I can’t remember exactly how old I was when I got my first personal library card. It was before I was 8, since it was before my mother passed away and she was the one who was there with me. I do remember the feeling of pride and awe. Now I could check out books all on my own, and as many as my little arms could carry. Having access to a whole library is a quite the feeling of power. This is something I hope that everyone everywhere feels upon receiving their very first library card.
Sadly though, this was followed by a feeling of powerlessness for the year following my mother’s death. I lived with an aunt and cousin in Houston. Since we were only supposed to only be there a year, we didn’t get our own library cards. My sister and I relied on my cousin for library loans. This meant going to the library only when it was convenient for her, an unwelcome change from our parents taking us whenever we asked. It also lead to recreational reading being kept from us as disciplinary measures. This is something that I am still embittered by almost 30 years later. In addition to having lost my mother I had lost the ability to freely foster the love of reading she helped instill in me.
Since that experience, getting a library card has always been a priority for me no matter where I’ve lived. I lived in Fallbrook, California, for nine months to support my husband through the last leg of his enlistment and still got a library card for the on-base branch. I just couldn’t, and still can’t, go through any period of time without some type of access to a library’s catalog. Heck, I went through mini withdrawals recently due to no longer being in the “proper” area for my city’s library. This mean I was no longer eligible for a permanent resident card. I am eligible for the “Limited Access” one, which softened the blow but that comes with restrictions, so it is still an adjustment.
The reasoning for this lifestyle choice isn’t unique from other book dragons. I almost always have to have a book at hand. Like Belle, I navigate book in hand and manage not to fall prey to things thrown out of windows, or high speed wagons on the road. There is also an insatiable desire inside me to collect and hoard more books. But I am without an endless supply of money to support this habit. So, libraries are a source for me. While most kids might have preferred parking in front of their TV for the (then) 104 days of summer vacation, my sister and I cheerfully walked to our local branch with our backpacks every two weeks to turn in and replenish our book supply. I’m confident the librarians always got a thrill from seeing us walk away with anticipatory grins on our faces.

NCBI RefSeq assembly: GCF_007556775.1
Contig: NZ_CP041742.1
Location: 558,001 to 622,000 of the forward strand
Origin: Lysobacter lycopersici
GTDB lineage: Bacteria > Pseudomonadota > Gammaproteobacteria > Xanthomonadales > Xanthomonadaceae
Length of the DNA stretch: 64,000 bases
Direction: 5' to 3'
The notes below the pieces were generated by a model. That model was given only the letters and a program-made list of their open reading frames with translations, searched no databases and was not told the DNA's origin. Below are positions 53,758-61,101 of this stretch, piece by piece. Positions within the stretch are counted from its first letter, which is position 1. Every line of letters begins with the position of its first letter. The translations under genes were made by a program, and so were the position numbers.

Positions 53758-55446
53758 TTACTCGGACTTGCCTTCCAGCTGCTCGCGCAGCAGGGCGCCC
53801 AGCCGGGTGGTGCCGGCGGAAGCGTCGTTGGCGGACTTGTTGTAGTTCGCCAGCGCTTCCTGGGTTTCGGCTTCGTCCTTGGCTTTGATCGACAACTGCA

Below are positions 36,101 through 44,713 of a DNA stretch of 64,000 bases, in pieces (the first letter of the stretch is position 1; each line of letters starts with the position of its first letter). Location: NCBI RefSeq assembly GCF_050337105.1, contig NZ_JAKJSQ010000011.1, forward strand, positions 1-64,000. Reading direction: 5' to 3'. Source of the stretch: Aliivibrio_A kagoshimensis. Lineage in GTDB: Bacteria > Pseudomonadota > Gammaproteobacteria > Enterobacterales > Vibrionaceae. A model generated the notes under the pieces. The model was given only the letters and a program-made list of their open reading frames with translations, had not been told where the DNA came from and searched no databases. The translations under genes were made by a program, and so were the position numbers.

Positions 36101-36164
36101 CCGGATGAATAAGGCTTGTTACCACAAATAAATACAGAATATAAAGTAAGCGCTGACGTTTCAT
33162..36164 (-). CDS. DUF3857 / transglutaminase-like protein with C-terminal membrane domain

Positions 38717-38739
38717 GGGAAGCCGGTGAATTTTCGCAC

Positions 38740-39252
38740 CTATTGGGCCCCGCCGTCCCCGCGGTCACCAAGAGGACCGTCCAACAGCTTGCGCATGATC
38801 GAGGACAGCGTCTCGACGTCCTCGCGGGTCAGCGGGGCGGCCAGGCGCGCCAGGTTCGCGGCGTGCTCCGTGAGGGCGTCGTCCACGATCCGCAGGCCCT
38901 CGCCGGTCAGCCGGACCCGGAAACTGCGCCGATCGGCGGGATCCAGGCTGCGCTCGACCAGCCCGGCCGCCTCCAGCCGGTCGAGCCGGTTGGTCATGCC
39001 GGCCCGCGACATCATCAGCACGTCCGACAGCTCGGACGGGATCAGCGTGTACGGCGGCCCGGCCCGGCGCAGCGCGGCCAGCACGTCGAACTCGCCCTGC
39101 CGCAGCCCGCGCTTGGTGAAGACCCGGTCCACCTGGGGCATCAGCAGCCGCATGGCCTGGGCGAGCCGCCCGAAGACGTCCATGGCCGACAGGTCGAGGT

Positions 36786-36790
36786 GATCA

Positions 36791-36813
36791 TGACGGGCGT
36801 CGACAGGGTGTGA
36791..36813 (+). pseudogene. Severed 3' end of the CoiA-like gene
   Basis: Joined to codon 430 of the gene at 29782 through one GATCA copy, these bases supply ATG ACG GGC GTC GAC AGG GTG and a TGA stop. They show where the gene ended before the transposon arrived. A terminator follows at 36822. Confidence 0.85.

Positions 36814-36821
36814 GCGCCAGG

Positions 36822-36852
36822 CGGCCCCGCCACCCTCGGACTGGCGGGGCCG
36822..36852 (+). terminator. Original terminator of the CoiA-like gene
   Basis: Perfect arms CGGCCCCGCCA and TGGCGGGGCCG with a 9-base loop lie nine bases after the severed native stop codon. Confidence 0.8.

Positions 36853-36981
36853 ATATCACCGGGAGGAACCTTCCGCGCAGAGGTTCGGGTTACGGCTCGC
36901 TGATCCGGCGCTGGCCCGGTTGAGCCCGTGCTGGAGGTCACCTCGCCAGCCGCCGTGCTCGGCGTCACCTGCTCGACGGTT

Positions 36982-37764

The library became a safe space for me in middle school since those years were pure hell. While I know now that is not necessarily a unique experience, it is an accurate assessment of those three years. It became the place where I would hide out when the teasing voices got too loud. A place to tuck myself away when my few friends and I had different lunch periods. I was a library assistant my 8th grade year and still have dreams of becoming a librarian. That dream is pretty much deferred, though, since I don’t have Masters of Library Science money.
This desire to use the library as a safe haven didn’t disappear with high school either. Even after finding my own merry band of misfits there, I regularly would seek out library for peace and quiet. When I was a stay-at-home-mom, the library was also a haven for me to break out of the monotony of day to day tasks. It became a way to interact with other adults during baby lap sit time. It was also a place to escape to by myself when I just had to get out of the house. Those trips also gave me the opportunity to pick books out at my own leisure.
Honestly, my happy place still is any type of library. The elementary school that my son attended had a Hogwarts theme, complete with floating candles, and I fangirled every time I walked in. I’m confident that I will find time walk up and down the aisles of the library at his middle school. Hopefully I’ll find for books for both of us to read together, or just me on my own. Libraries calm and center me. And now they do so much more than when I was growing up, and truly are a pillar of the community.
It genuinely pains me whenever anyone says that libraries are obsolete. Whoever holds that opinion isn’t paying attention. While I generally prefer reading, I don’t totally snub TV and have used the various DVD collections to marathon shows, catch up on new movies, or revisit old favorites. They provide internet services to their patrons, which grants access families who may not be able to afford it on their own. They loan out laptops and tablets for a set period of time or even ties for job interviews. Classes are offered to help teach new skills for every generation. They can also be a social hub since most offer a variety of book clubs now, along with knitting clubs and, for some of the branches I frequent, ukulele clubs.
Bottom line? Libraries are just flat out amazing in how they foster togetherness in a community. Like most wines, they have only gotten better with age. I will always be a champion them because, as dismal as this world can be, it would be a whole lot bleaker without libraries in it. They are a balm for the weary, and a bastion of endless knowledge for the curious. Endless knowledge, entertainment, and resources are at your fingertips, and you need is a little plastic card.
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